From: The Washington Post, Pittsburgh Post-Gazette
WASHINGTON — Mary Gerace has lived here since 1963 and loves it. But at 73, she worries that someday she may become too frail to stay in the rent-controlled third-floor walk-up apartment where she has lived for 42 years. Then, she fears, she won’t be able to afford to remain in the city.
“I’m fine now, thank goodness, but a surprise fall or a serious illness could change that,” said Ms. Gerace, who retired three years ago from working in human resources at a small company. The low rent on her apartment, which she shares with her brother, enables her to own a car, eat out sometimes, and take occasional day trips.
But local senior housing facilities she has looked into cost many times more than what she now pays, and far more than her savings would cover. “As I look around the Washington area, I realize that I’m going to have to look outside of here,” possibly to another region of the U.S., she said.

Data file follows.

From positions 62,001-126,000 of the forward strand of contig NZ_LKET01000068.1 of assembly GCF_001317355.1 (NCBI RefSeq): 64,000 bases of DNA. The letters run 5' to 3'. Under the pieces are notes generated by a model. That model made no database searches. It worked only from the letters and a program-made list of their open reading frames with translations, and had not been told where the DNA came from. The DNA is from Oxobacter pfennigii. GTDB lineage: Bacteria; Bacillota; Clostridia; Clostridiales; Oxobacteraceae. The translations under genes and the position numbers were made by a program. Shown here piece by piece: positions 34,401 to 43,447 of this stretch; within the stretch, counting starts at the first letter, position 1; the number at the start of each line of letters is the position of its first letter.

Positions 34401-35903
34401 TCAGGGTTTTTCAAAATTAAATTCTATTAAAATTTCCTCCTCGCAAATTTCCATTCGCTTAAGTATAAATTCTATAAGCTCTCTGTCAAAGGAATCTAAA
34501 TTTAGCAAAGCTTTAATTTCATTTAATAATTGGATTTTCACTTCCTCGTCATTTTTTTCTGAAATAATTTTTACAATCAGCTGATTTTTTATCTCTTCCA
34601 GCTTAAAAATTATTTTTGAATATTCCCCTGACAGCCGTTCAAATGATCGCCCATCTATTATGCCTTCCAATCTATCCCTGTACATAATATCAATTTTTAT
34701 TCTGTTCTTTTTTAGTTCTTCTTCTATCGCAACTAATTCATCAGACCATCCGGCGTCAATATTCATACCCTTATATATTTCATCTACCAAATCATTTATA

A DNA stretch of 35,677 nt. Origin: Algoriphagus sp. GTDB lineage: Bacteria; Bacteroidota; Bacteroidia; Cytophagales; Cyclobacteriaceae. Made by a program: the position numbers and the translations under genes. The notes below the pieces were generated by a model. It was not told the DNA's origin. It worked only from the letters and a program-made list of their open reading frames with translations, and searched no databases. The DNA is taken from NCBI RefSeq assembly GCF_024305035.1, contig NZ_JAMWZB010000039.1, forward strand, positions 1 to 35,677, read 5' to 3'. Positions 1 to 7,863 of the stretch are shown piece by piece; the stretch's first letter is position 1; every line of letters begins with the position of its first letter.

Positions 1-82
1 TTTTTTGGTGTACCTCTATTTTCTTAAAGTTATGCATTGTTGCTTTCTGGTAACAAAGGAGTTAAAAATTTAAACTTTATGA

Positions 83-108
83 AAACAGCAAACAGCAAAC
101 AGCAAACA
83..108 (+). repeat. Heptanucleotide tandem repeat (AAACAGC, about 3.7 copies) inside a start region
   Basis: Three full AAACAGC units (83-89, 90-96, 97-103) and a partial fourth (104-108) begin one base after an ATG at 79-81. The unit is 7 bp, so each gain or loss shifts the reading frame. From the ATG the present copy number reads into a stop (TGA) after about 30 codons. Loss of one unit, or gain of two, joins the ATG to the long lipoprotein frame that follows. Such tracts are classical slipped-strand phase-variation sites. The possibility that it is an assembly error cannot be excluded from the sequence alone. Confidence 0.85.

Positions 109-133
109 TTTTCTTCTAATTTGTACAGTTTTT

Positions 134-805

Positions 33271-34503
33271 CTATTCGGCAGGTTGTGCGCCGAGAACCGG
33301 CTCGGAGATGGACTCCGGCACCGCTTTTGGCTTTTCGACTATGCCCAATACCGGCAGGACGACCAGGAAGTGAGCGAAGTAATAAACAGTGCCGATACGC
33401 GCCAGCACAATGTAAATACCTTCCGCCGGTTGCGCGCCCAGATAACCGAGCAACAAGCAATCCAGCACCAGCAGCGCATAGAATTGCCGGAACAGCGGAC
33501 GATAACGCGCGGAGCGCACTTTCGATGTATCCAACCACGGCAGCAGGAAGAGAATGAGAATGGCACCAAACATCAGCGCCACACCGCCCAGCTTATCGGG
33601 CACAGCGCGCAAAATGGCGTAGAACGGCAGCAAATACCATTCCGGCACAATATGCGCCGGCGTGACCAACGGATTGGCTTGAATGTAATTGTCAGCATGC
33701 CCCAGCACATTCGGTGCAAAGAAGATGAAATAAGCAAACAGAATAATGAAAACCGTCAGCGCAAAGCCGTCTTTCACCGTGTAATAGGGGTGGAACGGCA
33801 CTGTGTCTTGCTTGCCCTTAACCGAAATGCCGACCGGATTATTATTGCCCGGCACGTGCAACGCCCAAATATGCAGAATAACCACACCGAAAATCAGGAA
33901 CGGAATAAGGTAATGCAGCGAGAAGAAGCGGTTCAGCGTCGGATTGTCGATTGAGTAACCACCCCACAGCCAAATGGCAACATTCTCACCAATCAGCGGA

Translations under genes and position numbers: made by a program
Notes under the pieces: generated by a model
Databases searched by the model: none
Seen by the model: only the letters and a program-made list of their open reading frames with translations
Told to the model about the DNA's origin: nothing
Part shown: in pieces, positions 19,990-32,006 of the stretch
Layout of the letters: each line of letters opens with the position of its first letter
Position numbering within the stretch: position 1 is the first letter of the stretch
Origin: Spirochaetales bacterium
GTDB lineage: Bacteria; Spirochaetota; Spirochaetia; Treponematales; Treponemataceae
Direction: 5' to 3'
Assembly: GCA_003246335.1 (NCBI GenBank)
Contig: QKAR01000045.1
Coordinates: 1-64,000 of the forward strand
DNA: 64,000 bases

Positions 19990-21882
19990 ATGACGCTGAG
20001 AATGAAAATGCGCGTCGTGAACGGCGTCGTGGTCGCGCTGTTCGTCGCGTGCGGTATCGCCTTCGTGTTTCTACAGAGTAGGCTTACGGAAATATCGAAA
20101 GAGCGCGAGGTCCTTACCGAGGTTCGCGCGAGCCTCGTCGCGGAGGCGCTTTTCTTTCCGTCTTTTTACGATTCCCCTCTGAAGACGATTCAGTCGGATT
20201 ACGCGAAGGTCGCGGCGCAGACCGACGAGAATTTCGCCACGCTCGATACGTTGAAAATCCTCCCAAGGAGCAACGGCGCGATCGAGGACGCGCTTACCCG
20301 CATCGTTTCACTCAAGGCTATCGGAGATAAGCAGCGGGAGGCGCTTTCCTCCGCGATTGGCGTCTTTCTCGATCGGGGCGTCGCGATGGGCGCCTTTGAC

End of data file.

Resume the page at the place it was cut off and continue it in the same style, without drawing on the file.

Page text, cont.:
In the next decade, the number of seniors who are middle-income is projected to soar, and a large share of them will be unable to afford housing and care, according to a recent study published in the journal Health Affairs. Over the past 40 years the housing market for seniors has expanded widely, but new development has focused largely on higher-end facilities, said the report, which used data from the Health and Retirement Study, a national longitudinal study of people 50 and older sponsored by the National Institute on Aging and conducted by the University of Michigan.